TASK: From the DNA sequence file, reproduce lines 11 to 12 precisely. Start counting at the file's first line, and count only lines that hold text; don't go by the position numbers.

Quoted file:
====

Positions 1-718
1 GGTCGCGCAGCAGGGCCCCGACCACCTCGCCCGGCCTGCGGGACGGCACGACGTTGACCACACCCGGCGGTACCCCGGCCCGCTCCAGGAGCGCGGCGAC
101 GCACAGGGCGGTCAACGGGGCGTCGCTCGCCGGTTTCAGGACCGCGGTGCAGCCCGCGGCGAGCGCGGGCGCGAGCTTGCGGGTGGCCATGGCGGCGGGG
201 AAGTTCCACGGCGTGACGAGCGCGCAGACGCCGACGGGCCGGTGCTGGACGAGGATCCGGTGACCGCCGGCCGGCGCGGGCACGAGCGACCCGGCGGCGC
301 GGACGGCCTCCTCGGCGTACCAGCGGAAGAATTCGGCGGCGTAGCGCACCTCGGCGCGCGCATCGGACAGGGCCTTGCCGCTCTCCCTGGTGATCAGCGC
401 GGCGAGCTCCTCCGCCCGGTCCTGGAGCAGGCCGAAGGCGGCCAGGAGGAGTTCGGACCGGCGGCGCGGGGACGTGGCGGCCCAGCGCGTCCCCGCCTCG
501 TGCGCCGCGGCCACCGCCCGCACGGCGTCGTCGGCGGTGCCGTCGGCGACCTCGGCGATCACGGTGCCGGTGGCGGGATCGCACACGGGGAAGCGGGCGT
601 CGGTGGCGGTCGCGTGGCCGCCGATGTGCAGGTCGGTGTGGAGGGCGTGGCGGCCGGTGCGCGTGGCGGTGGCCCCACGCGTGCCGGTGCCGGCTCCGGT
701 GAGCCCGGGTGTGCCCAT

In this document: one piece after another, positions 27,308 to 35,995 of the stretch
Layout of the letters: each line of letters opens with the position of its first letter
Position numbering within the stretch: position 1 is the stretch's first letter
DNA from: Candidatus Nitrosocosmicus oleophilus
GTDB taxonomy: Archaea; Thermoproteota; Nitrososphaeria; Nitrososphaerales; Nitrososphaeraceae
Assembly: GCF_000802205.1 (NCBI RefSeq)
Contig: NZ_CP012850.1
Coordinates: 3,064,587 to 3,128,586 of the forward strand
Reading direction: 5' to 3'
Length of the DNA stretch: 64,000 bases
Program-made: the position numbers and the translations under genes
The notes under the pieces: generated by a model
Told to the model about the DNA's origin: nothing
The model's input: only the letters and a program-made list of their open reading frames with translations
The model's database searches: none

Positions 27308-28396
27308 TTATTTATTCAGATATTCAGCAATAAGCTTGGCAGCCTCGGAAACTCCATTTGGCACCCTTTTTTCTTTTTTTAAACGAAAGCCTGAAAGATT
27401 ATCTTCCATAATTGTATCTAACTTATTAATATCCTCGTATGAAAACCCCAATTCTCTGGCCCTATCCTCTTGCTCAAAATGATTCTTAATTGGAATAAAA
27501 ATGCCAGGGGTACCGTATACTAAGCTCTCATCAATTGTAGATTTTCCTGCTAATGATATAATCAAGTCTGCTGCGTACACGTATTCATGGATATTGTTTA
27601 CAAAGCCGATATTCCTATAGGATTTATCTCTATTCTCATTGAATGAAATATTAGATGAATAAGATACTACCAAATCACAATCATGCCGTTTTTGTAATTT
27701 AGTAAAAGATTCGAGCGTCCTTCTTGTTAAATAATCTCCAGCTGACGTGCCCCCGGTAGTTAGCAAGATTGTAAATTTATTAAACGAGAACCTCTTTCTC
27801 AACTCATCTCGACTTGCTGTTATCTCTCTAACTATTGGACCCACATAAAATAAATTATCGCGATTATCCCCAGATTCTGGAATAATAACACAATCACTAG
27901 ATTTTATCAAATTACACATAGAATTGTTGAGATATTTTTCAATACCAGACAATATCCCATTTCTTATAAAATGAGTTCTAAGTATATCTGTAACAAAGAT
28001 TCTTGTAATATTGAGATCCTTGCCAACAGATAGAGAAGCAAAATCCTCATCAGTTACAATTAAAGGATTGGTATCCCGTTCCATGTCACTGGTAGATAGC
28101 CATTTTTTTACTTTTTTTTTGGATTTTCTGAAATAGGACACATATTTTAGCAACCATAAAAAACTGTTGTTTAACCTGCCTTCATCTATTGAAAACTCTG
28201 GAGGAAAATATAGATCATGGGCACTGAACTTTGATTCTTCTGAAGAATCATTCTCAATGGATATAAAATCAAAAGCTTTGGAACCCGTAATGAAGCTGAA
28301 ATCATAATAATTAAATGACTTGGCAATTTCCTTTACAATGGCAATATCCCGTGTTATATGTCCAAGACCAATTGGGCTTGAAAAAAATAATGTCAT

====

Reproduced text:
Layout of the letters: each line of letters opens with the position of its first letter
Position numbering within the stretch: position 1 is the stretch's first letter